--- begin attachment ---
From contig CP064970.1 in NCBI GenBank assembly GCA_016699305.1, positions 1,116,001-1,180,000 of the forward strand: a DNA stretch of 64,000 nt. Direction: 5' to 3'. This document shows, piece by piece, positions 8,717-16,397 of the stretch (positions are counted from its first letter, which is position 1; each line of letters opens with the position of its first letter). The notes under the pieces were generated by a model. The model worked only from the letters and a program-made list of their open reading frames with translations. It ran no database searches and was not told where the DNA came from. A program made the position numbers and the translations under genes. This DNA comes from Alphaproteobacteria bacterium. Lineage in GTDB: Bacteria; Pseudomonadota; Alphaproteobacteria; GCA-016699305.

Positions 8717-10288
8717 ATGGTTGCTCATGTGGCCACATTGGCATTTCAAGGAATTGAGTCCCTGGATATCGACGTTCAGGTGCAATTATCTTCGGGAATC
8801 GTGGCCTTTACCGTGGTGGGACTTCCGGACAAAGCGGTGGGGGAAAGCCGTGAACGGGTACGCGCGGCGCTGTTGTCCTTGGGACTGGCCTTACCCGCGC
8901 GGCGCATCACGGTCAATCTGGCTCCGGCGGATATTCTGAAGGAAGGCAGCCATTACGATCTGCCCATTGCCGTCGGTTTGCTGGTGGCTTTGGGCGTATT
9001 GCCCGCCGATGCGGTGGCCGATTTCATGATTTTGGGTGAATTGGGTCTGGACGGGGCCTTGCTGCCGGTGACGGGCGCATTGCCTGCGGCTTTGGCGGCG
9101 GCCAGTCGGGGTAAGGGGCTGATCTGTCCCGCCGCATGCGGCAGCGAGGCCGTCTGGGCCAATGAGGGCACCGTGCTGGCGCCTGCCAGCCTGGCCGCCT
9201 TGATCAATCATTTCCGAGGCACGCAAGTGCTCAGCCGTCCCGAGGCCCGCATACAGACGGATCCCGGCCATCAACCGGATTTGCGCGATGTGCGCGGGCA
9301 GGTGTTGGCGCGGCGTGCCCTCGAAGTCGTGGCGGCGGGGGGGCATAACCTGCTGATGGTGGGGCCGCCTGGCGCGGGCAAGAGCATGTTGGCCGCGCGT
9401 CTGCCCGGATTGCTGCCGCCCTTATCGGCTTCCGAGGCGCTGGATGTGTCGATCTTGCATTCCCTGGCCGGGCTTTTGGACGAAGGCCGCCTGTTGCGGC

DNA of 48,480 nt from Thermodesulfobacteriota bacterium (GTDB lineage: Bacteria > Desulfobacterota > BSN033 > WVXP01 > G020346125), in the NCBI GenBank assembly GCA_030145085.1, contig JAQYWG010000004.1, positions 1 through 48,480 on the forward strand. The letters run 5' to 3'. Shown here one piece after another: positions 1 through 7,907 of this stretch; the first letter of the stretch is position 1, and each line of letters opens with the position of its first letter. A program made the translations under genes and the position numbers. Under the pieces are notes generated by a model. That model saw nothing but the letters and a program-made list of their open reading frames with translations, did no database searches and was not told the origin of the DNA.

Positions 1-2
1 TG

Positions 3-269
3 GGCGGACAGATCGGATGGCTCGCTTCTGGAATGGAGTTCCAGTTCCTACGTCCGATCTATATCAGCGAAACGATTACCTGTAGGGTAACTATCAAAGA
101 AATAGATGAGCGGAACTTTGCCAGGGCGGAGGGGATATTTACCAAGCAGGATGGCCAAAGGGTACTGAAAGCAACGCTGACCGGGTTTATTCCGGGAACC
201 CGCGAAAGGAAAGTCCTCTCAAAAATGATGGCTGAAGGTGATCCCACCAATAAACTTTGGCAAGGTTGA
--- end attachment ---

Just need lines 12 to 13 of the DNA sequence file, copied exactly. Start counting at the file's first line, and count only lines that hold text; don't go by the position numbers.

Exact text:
Positions 1-2
1 TG